Help Support ELC

ELC relies on the generous contributions of individuals, corporations and foundations to support our work.

donate now

Join Our Network

Name

Org.

Email

Anti-spam

PLAINTIFFS ALLEGE SCHOOL FUNDING SYSTEM VIOLATES STATE CONSTITUTION

March 25, 2015

On March 24, 2015, seven county school districts filed a lawsuit in state court alleging that the Tennessee school funding system violates the Tennessee Constitution's education clause, its equal protection provisions, and its unfunded mandates provision. Plaintiffs also allege a violation of the state's school funding statute.

In Hamilton County Board of Education, et al., v. Haslam, et al., plaintiffs rely on the 1993 precedent, in Tennessee Small School Systems v. McWherter, in which the state's supreme court held that the state constitution provides students with the fundamental right to a free public education, including 'the opportunity to acquire general knowledge, develop the powers of reasoning and judgment, and generally prepare intellectually for a mature life."

Each plaintiff county board of education brought the case "on behalf of itself and the teachers whom it employs and the students whom it educates." The seven counties are primarily in southeastern Tennessee and include Chattanooga, the fourth largest metropolitan area in the state.

Defendants include Governor Haslam, legislative leaders, the Commissioner of Education, and the members of the Tennessee Board of Education.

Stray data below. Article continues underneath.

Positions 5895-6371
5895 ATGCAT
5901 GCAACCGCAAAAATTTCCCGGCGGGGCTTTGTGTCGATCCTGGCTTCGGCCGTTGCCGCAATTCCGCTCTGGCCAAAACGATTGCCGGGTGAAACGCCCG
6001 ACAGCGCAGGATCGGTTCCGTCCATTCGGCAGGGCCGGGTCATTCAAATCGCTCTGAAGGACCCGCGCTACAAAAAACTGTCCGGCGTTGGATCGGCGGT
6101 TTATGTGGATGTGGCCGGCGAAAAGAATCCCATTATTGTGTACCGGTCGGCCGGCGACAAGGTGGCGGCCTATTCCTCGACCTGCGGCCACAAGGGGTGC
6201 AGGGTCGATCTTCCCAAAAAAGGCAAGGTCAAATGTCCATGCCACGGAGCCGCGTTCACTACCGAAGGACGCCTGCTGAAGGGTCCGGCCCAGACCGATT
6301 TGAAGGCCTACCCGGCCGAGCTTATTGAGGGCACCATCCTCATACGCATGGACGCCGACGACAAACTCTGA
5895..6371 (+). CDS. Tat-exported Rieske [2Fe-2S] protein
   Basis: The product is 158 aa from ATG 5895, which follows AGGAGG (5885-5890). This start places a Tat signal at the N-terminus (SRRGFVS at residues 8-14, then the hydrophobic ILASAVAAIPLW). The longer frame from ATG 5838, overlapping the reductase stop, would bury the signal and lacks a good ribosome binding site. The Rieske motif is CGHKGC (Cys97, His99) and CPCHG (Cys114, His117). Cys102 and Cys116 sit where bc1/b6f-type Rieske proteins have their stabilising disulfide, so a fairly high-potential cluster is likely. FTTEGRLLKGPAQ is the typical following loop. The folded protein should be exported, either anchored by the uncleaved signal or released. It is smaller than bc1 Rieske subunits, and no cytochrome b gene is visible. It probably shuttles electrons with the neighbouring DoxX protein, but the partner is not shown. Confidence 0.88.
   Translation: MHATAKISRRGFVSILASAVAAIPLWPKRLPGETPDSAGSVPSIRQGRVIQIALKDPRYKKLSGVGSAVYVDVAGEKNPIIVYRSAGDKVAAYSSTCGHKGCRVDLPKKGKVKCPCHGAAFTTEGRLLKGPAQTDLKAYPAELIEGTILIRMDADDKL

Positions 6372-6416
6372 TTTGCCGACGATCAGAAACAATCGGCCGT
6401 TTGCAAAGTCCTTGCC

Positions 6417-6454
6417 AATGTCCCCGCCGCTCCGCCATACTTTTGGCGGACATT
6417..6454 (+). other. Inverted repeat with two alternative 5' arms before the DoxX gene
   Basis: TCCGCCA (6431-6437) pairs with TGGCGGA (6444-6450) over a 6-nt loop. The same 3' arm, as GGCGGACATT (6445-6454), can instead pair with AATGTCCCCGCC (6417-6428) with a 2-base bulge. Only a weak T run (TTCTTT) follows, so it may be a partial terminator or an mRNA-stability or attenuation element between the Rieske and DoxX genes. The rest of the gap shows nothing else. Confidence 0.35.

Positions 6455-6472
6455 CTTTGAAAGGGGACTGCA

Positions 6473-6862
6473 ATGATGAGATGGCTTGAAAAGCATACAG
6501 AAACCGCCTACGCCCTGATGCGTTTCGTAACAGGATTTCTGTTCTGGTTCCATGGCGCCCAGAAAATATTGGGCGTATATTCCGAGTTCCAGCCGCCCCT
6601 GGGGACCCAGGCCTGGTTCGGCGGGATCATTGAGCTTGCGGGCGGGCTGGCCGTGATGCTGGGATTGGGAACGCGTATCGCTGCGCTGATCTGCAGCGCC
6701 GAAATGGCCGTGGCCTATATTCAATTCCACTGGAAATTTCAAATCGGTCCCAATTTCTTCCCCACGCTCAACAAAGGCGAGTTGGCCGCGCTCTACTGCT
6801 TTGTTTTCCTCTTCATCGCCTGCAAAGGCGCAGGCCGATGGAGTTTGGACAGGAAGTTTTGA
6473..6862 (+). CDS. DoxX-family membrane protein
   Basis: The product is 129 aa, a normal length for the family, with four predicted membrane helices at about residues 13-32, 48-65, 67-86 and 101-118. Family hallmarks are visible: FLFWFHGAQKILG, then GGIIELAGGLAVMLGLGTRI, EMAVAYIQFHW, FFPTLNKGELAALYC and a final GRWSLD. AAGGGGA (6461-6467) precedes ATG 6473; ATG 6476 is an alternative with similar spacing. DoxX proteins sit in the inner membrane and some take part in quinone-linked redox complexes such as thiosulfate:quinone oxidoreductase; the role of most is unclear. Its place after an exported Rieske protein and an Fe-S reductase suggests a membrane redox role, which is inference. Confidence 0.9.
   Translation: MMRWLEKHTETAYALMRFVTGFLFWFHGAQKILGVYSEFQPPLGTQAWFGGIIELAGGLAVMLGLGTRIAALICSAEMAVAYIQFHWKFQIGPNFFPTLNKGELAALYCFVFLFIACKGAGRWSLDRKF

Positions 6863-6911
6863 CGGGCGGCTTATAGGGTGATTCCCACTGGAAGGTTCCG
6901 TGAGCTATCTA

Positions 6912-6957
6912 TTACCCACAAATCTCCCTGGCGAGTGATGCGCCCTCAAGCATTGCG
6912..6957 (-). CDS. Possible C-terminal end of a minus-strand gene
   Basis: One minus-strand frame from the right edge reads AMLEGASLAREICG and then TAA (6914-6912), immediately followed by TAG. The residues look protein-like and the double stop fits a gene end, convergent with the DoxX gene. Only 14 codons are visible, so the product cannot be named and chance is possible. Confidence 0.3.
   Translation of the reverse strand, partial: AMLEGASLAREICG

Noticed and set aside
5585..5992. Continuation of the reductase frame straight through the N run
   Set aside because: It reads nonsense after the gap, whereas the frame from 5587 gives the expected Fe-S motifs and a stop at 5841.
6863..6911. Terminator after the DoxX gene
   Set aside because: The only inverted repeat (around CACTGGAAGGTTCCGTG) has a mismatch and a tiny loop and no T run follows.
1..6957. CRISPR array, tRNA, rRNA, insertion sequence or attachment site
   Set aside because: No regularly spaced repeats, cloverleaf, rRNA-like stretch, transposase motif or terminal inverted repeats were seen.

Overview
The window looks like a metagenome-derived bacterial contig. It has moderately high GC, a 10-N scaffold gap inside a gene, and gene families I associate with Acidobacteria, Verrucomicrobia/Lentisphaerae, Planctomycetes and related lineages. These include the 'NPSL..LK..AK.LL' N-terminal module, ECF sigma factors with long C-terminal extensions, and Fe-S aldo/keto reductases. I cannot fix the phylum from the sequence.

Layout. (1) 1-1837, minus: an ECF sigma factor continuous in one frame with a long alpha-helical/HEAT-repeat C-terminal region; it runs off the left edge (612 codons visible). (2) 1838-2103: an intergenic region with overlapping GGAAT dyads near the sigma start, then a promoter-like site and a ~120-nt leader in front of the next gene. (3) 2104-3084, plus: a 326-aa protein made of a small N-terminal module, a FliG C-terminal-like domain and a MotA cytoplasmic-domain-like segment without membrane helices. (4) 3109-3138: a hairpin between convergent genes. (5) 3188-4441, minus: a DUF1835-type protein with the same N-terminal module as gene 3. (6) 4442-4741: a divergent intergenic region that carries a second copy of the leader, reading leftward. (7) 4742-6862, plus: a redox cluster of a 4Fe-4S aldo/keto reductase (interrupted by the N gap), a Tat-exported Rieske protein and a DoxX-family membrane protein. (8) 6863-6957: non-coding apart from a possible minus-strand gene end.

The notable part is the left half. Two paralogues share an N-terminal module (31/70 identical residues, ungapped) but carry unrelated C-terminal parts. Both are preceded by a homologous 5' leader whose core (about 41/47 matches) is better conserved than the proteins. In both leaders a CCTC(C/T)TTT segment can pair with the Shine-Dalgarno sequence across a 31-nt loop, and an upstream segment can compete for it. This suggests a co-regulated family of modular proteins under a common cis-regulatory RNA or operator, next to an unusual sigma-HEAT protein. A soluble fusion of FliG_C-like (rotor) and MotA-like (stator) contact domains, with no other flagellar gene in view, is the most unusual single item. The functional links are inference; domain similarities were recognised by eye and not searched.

In their Complaint, the Hamilton County Bd. of Educ. plaintiffs seek declaratory judgments from the court on all four counts and ask the court to direct the state to remedy the alleged violations. The unfunded mandate claim is based on what plaintiffs state are extensive additional and costly responsibilities placed on schools by the state with no funding to cover them.

Multiple school districts in Tennessee asked the governor a year ago "to address the inadequacies of the state's funding system," said Will Pinkston, a school board member in Nashville. "When local school systems' pleas for assistance fall on deaf ears, sometimes the only place to turn is the third branch of government. A lot of individual school board members across the state support this litigation because it challenges state officials to fulfill their constitutional obligations to our public school students and teachers."

Plaintiffs are represented by Leitner, Williams, Dooley & Napolitan. The State Defendants will be represented by the Tennessee Attorney General.

 

Education Law Center Press Contact:

Molly A. Hunter

Education Justice, Director

mhunter@edlawcenter.org

973-624-1815, x 19